Teens advised on auto theft charges
ASPEN – Two teen boys were advised Monday on a series of felony offenses in connection to an alleged automobile-theft spree that happened during the last week of October.
Each defendant had separate hearings in the chambers of Pitkin County District Judge Gail Nichols.
The two are accused of committing a string of vehicle thefts in Pitkin, Garfield and Routt counties, and currently are being held in a juvenile detention facility in Grand Junction.
They were transported to Aspen for Monday’s hearing, during which time Nichols explained the charges and penalties they face. Nichols, while outlying the offenses, noted that there were five victims in the Aspen area.
The oldest of the two defendants, a 16-year-old, was accompanied by his mother, of El Jebel, during Monday’s advisement.
He faces five counts: aggravated theft of a motor vehicle valued more than $20,000; aggravated theft of a vehicle less than $20,000; two counts of first-degree criminal trespassing of a vehicle; and one count of altering a vehicle by stealing its parts in order to sell them. Nichols appointed local defense attorney Garth McCarty to handle the charges in Pitkin County; McCarty also is defending the youth in Garfield County, where he was arrested Oct. 31 on similar charges.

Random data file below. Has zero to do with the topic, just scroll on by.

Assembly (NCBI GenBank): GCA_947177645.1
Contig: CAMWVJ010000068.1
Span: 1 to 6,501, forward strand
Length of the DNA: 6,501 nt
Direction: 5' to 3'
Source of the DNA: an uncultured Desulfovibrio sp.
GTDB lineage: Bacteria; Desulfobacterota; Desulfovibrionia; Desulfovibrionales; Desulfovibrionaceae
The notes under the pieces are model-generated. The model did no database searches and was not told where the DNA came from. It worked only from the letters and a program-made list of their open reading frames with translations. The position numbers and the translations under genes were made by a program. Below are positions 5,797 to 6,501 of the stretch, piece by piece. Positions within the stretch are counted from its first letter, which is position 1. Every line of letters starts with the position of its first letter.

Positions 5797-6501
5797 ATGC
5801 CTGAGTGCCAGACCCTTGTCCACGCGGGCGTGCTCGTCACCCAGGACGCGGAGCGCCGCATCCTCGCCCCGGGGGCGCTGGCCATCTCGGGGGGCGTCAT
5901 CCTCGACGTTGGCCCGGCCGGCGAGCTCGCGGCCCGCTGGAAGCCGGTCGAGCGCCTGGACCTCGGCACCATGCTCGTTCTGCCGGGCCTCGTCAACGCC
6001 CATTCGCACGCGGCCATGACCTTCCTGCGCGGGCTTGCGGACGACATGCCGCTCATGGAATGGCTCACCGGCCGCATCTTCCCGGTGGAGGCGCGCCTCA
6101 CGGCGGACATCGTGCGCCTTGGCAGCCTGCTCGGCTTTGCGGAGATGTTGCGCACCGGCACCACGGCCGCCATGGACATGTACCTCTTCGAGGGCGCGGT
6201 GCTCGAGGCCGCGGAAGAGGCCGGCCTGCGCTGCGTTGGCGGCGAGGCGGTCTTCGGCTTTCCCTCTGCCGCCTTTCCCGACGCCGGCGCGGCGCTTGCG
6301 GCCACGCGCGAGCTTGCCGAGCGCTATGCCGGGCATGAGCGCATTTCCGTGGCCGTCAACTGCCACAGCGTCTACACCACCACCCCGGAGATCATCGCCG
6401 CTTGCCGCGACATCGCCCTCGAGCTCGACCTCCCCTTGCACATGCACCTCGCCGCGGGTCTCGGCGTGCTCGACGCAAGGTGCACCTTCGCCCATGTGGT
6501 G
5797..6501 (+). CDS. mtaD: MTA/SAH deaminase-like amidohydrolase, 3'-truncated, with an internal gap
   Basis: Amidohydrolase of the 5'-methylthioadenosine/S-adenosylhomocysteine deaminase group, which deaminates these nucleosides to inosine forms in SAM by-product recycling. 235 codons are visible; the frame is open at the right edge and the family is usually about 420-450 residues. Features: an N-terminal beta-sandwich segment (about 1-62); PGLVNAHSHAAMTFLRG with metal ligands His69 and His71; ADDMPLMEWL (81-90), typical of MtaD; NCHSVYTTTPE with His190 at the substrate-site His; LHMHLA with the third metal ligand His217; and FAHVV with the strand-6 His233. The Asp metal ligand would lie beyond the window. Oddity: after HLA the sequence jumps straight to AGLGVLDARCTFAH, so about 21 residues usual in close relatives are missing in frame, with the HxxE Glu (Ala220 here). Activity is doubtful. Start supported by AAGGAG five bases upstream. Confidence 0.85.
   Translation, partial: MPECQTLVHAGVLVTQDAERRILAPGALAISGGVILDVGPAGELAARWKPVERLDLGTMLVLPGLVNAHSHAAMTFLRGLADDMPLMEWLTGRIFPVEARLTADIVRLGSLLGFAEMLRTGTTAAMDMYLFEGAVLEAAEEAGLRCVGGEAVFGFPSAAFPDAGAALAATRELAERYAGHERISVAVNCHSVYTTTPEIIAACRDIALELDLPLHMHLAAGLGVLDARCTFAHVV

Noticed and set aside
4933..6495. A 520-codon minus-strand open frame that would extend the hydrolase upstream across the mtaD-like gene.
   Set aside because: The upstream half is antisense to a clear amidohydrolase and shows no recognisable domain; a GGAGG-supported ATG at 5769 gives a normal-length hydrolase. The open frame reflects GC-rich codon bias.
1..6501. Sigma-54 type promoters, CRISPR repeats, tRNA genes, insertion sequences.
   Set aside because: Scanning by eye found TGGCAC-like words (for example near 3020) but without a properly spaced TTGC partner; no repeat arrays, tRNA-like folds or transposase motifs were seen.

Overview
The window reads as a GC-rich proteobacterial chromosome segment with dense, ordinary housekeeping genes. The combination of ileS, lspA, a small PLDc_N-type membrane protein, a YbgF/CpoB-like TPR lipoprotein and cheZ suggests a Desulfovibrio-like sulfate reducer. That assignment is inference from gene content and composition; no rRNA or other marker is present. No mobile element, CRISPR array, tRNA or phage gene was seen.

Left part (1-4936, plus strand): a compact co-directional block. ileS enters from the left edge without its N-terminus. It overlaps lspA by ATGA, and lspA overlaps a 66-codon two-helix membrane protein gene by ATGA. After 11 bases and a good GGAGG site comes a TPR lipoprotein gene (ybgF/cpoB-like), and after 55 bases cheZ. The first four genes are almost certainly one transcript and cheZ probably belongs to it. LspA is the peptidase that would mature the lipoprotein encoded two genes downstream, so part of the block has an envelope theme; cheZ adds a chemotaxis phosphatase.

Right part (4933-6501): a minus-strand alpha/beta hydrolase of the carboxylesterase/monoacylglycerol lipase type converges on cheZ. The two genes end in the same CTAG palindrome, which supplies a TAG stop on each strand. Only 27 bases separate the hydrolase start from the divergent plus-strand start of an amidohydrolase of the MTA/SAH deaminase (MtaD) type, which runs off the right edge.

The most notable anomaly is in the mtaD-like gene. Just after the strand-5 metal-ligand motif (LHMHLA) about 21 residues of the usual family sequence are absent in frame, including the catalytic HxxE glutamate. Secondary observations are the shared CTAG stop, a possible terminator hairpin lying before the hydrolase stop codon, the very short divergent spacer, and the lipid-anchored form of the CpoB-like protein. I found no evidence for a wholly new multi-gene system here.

The second suspect, a 14-year-old, appeared by himself and was advised of the same felony charges the older defendant faces. Additionally, the judge advised the younger defendant that he faces a misdemeanor theft charge for allegedly taking a bag with items ranging from $500 to $1,000 from one of the vehicle theft victims, and another count of vehicle trespassing.
The 14-year-old, who was arrested Oct. 30 by Garfield County sheriff’s deputies, did not have legal representation at Monday’s advisement, but Nichols noted that the Public Defender’s Office is handling his cases on both ends of the valley.
Both defendants asked if they could speak, but the judge implored them not to since their lawyers were not present.
“What if it wasn’t my decision to steal them cars?” the 14-year-old asked Nichols. The judge, in return, advised him not to speak any further.
If convicted, each suspect faces potential punishments of up to years in the custody of the Division of Youth Corrections. Or, they could be sentenced to the custody of the Department of Social Services until they are 21 years old.
In a press release issued after the teens’ arrests, the Garfield County Sheriff’s Office said both defendants are believed to be members of the criminal Sureno gang. The investigation into the vehicle thefts involved law-enforcement agents in Garfield and Pitkin Counties, Aspen and New Castle police, and ICE Homeland Security Investigations.
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